In collaborative innovation, the key inputs are the ideas, the perspectives, the knowledge, and the judgment of employees. The willingness to provide these precious assets depends on how confident employees feel that:

  • It's accepted to participate
  • Their contributions will be taken seriously
  • Their participation will be a positive experience, whatever the outcome

Five of the 25 behaviors that impact innovation success fall under the employee engagement category.

4. Innovation Governance

Innovation governance is the process of turning ideas into action.

As I noted at the outset, a classic failure in corporate innovation programs is the unattended idea portal. A site where employees post ideas but nothing else happens becomes an idea graveyard that kills the credibility and utility of an innovation program.

Successful companies, those that generate results year after year, do things differently. They approach innovation as a broader process that spans innovation needs, ideation, assessment, selection, and development. I've heard that sort of rigor described as ham-handed red tape that strangles innovation. Not at all! The real threat is the absence of any plan for moving ideas into innovations that can be iterated and experimented with, and scaled when they're ready. Governance ensures that innovation isn't a random draw from the deck, but something that’s planned and sought.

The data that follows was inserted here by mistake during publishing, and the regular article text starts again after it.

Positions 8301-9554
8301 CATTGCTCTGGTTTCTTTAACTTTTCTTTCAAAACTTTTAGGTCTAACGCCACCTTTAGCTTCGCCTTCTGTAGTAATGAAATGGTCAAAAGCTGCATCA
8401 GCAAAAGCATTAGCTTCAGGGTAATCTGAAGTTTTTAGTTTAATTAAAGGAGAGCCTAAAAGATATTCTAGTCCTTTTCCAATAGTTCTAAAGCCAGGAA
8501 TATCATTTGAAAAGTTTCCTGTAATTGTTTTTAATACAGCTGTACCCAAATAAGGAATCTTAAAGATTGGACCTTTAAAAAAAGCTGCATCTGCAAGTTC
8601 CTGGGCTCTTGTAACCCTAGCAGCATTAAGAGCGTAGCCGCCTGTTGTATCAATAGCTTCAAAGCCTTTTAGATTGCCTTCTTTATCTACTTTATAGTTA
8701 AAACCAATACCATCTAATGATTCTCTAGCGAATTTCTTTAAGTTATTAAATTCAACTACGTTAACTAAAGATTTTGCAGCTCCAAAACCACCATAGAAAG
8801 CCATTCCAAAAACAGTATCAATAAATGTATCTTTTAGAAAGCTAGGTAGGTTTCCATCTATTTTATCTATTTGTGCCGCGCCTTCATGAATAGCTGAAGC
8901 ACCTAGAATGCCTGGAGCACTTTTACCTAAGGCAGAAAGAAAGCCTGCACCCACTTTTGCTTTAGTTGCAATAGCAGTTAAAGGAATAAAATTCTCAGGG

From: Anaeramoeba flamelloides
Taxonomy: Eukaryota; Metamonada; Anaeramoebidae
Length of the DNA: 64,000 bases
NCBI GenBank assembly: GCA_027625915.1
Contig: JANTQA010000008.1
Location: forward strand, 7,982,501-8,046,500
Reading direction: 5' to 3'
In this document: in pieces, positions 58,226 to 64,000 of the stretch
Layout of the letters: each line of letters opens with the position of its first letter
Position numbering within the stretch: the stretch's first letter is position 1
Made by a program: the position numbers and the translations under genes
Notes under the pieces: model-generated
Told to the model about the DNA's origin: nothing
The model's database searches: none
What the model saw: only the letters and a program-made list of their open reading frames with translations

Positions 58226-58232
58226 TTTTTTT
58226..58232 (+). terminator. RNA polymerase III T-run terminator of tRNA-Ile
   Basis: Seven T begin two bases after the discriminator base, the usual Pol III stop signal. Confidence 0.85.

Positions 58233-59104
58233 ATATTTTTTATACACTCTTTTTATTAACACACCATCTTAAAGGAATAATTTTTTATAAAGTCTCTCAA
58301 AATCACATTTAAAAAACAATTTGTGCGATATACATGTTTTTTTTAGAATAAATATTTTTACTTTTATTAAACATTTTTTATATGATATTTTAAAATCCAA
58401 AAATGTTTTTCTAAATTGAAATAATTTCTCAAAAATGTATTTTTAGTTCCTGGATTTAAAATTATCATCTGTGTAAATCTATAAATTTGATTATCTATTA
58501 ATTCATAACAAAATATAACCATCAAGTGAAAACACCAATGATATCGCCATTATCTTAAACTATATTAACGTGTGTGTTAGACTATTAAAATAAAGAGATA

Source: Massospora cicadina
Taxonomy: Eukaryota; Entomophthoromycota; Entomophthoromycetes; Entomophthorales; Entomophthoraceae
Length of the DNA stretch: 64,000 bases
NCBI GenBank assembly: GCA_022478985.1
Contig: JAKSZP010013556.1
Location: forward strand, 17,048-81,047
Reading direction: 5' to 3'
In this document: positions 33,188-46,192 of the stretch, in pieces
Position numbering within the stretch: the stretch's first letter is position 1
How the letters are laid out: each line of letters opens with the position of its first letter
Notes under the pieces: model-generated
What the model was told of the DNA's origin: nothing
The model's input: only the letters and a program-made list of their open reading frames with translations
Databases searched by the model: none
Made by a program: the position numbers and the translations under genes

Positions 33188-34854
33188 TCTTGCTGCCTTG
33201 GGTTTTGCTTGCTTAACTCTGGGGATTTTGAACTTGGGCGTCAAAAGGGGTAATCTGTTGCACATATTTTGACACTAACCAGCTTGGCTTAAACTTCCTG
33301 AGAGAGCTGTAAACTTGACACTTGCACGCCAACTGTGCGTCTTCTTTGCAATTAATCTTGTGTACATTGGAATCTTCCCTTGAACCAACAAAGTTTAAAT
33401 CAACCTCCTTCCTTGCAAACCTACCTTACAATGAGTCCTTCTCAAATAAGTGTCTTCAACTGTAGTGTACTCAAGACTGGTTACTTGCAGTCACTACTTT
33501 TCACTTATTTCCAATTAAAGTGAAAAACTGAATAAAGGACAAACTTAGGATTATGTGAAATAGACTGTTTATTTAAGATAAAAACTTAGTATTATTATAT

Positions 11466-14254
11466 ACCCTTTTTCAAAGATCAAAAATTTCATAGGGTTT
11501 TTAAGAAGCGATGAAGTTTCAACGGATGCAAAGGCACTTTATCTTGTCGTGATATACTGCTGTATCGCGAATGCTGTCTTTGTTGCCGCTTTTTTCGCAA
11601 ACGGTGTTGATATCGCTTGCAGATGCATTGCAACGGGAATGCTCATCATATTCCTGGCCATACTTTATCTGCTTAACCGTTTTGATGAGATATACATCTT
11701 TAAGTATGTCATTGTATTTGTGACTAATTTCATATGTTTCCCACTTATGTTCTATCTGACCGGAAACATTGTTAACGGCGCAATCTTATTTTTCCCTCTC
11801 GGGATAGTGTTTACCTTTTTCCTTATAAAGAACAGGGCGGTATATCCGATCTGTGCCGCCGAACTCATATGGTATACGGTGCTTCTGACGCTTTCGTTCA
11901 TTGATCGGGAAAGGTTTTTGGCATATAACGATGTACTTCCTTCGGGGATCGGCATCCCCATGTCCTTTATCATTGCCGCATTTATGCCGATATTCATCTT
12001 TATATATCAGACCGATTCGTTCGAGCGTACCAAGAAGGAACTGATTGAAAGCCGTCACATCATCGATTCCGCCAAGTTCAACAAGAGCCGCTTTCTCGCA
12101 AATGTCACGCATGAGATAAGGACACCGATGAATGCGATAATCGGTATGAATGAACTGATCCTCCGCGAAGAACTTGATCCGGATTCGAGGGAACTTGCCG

With a solid plan for innovation governance, organizations:

  • Understand how they will address ideas generated by employees
  • Ensure innovation doesn't fall through the gaps
  • Create bases for analyzing performance and identifying fixes where needed

Nine of the 25 behaviors that impact innovation success fall under the innovation governance category.

Evaluate your organization's innovation culture

In its 2014 report on the Most Innovative Companies, Boston Consulting Group found the following:

Successful innovators, both strong and breakthrough, work hard to make sure that the value of innovation is reflected in their corporate cultures and that they are organized to move new ideas forward. Innovation is recognized and rewarded at these companies.

And it’s a message worth repeating: The value of innovation is reflected in an organization’s corporate culture.

The four characteristics of collaborative innovation culture I’ve outlined above represent 25 different behaviors that drive success or failure. To help you assess your organization against those behaviors, we’ve created a diagnostic survey that includes:

  • A rating scale from -2 to +2 with examples of negative and positive behaviors to guide you in rating your organization
  • A table that turns your organization's score into an overall assessment: exceptional, satisfactory, average, underperforming, or ineffective
  • Recommendations to enhance your organization's collaborative innovation capabilities

To receive the survey, please submit your details below.

 Innovation Culture Characteristics